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 Sierra Leone [Country Flag of Sierra Leone]
Introduction
Geography
People
Government
Economy
Communications
Transportation
Military
Transnational Issues
[Country map of Sierra Leone]

Sierra Leone

Introduction

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Current issues: On 25 May 1997, the democratically-elected government of President Ahmad Tejan KABBAH was overthrown by disgruntled army personnel under the command of Major Johnny Paul KOROMA; President KABBAH fled to exile in Guinea. The Economic Community of West African States Cease-Fire Monitoring Group (ECOMOG) forces, led by a strong Nigerian contingent, undertook the suppression of the rebellion. They were initially unsuccessful, but, by October 1997, they forced the rebels to agree to a cease-fire and to a plan to return the government to democratic control by 22 April 1998. However, the agreed demobilization of the combatants was not carried out by the rebel junta. On 5 February 1998, hostilities broke out in the outskirts of Freetown and ECOMOG mounted a major offensive, completely routing the rebels. President KABBAH returned to office on 10 March to face the task of restoring order to a demoralized population and a disorganized and severely damaged economy.

Geography

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Location: Western Africa, bordering the North Atlantic Ocean, between Guinea and Liberia

Geographic coordinates: 8 30 N, 11 30 W

Map references: Africa

Area:
total: 71,740 sq km
land: 71,620 sq km
water: 120 sq km

Area—comparative: slightly smaller than South Carolina

Land boundaries:
total: 958 km
border countries: Guinea 652 km, Liberia 306 km

Coastline: 402 km

Maritime claims:
territorial sea: 200 nm
continental shelf: 200-m depth or to the depth of exploitation

Climate: tropical; hot, humid; summer rainy season (May to December); winter dry season (December to April)

Terrain: coastal belt of mangrove swamps, wooded hill country, upland plateau, mountains in east

Elevation extremes:
lowest point: Atlantic Ocean 0 m
highest point: Loma Mansa (Bintimani) 1,948 m

Natural resources: diamonds, titanium ore, bauxite, iron ore, gold, chromite

Land use:
arable land: 7%
permanent crops: 1%
permanent pastures: 31%
forests and woodland: 28%
other: 33% (1993 est.)

Irrigated land: 290 sq km (1993 est.)

Natural hazards: dry, sand-laden harmattan winds blow from the Sahara (November to May); sandstorms, dust storms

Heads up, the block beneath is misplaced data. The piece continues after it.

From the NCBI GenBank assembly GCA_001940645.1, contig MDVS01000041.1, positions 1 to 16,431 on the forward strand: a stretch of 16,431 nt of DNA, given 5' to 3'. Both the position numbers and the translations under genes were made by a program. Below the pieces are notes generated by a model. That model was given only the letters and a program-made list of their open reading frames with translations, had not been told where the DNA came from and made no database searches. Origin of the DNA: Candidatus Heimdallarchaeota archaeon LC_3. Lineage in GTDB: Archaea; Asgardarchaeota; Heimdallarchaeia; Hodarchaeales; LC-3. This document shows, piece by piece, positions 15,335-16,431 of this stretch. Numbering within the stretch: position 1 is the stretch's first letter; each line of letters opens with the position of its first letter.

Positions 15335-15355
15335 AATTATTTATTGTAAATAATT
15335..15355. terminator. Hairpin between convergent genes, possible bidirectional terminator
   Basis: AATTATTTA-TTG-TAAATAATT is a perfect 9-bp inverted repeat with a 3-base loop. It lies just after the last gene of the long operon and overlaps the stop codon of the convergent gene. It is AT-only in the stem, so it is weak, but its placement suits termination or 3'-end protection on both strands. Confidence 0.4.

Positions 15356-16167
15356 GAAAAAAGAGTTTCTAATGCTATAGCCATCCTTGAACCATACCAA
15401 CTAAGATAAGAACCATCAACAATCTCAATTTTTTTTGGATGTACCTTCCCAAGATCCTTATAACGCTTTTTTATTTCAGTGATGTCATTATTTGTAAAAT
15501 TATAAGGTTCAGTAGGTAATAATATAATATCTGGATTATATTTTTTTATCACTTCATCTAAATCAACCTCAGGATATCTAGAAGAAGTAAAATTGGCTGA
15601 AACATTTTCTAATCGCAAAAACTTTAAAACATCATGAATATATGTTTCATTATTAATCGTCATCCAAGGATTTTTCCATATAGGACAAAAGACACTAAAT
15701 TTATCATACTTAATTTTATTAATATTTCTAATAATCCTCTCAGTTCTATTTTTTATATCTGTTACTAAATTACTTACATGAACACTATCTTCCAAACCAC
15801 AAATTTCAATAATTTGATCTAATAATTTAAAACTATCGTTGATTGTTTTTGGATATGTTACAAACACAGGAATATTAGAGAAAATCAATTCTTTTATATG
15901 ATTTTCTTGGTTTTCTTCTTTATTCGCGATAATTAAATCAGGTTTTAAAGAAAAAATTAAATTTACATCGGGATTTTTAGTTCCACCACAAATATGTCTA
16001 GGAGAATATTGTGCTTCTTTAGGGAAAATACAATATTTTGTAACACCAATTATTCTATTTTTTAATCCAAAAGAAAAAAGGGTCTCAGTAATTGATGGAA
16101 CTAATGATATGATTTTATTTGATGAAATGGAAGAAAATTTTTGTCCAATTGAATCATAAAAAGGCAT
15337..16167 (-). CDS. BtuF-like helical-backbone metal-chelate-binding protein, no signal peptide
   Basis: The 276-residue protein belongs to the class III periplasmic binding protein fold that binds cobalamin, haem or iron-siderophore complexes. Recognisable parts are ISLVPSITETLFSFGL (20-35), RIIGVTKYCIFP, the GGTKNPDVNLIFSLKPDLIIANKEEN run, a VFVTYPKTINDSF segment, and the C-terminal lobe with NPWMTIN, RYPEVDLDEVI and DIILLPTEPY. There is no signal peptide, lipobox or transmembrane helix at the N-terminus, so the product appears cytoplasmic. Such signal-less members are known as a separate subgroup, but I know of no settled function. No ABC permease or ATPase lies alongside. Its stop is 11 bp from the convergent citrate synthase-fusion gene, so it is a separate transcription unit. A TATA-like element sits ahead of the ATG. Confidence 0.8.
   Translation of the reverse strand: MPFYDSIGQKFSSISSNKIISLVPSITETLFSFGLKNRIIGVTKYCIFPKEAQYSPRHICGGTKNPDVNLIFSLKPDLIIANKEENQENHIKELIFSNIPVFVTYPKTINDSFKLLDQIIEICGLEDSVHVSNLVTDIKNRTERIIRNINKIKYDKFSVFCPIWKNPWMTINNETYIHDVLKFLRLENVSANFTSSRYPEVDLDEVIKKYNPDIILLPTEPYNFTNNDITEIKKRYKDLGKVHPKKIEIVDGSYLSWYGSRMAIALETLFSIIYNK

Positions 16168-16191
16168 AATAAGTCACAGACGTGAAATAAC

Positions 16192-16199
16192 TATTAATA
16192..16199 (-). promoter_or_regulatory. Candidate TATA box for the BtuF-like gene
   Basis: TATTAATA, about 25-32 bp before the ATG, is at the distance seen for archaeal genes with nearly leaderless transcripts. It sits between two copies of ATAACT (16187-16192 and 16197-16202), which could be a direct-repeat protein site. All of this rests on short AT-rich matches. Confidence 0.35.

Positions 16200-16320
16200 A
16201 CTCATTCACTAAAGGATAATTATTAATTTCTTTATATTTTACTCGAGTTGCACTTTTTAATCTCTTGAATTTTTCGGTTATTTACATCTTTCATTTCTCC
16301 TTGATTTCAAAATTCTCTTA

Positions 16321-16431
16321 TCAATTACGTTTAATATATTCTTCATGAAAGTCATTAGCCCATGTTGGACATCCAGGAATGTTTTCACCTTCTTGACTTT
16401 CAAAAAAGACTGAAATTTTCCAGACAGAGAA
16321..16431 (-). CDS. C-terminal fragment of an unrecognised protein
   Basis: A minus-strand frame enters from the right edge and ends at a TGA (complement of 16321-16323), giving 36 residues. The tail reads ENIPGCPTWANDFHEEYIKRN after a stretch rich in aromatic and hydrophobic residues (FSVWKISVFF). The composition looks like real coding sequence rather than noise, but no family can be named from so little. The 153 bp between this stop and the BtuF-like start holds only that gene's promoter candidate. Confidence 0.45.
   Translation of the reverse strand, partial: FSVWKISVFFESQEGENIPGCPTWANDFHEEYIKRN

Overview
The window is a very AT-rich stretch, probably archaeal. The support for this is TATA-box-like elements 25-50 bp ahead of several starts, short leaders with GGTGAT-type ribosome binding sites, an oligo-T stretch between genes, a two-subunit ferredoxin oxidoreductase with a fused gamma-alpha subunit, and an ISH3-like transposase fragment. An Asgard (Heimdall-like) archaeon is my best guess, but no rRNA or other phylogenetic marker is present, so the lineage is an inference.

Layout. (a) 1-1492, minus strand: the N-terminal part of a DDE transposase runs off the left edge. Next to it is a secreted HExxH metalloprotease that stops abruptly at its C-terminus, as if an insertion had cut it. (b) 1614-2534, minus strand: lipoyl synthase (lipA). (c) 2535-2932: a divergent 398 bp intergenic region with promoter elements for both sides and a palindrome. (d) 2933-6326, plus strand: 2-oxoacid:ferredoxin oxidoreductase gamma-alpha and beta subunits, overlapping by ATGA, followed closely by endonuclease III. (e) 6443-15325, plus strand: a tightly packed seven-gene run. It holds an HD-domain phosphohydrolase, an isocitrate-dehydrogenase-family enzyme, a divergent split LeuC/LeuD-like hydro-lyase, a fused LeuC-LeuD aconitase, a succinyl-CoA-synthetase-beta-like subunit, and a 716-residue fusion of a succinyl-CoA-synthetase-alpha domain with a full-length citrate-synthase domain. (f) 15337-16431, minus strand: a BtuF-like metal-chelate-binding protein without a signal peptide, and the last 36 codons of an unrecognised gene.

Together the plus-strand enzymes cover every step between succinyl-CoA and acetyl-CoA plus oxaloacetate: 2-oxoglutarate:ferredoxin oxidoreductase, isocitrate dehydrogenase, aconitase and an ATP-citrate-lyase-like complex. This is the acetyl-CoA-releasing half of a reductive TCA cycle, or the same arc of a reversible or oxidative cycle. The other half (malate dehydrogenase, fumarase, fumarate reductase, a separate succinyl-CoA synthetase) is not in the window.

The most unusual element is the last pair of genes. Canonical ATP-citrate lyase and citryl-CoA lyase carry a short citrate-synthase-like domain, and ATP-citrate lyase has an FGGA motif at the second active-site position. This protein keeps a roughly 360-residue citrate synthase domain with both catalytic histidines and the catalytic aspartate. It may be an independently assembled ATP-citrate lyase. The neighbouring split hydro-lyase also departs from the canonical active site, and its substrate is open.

Environment—current issues: rapid population growth pressuring the environment; overharvesting of timber, expansion of cattle grazing, and slash-and-burn agriculture have resulted in deforestation and soil exhaustion; civil war depleting natural resources; overfishing

Environment—international agreements:
party to: Biodiversity, Climate Change, Desertification, Endangered Species, Law of the Sea, Marine Life Conservation, Nuclear Test Ban, Whaling
signed, but not ratified: Environmental Modification

People

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Population: 5,080,004 (July 1998 est.)

Age structure:
0-14 years: 45% (male 1,130,728; female 1,167,084)
15-64 years: 52% (male 1,257,901; female 1,367,902)
65 years and over: 3% (male 79,113; female 77,276) (July 1998 est.)

Population growth rate: 4.01% (1998 est.)

Birth rate: 46.16 births/1,000 population (1998 est.)

Death rate: 17.25 deaths/1,000 population (1998 est.)

Net migration rate: 11.18 migrant(s)/1,000 population (1998 est.)

Sex ratio:
at birth: 1.03 male(s)/female
under 15 years: 0.96 male(s)/female
15-64 years: 0.91 male(s)/female
65 years and over: 1.02 male(s)/female (1998 est.)

Infant mortality rate: 129.38 deaths/1,000 live births (1998 est.)

Life expectancy at birth:
total population: 48.57 years
male: 45.56 years
female: 51.66 years (1998 est.)

Total fertility rate: 6.23 children born/woman (1998 est.)

Nationality:
noun: Sierra Leonean(s)
adjective: Sierra Leonean

Ethnic groups: 20 native African tribes 90% (Temne 30%, Mende 30%, other 30%), Creole 10% (descendents of freed Jamaican slaves who were settled in the Freetown area in the late-eighteenth century), refugees from Liberia's recent civil war, small numbers of Europeans, Lebanese, Pakistanis and Indians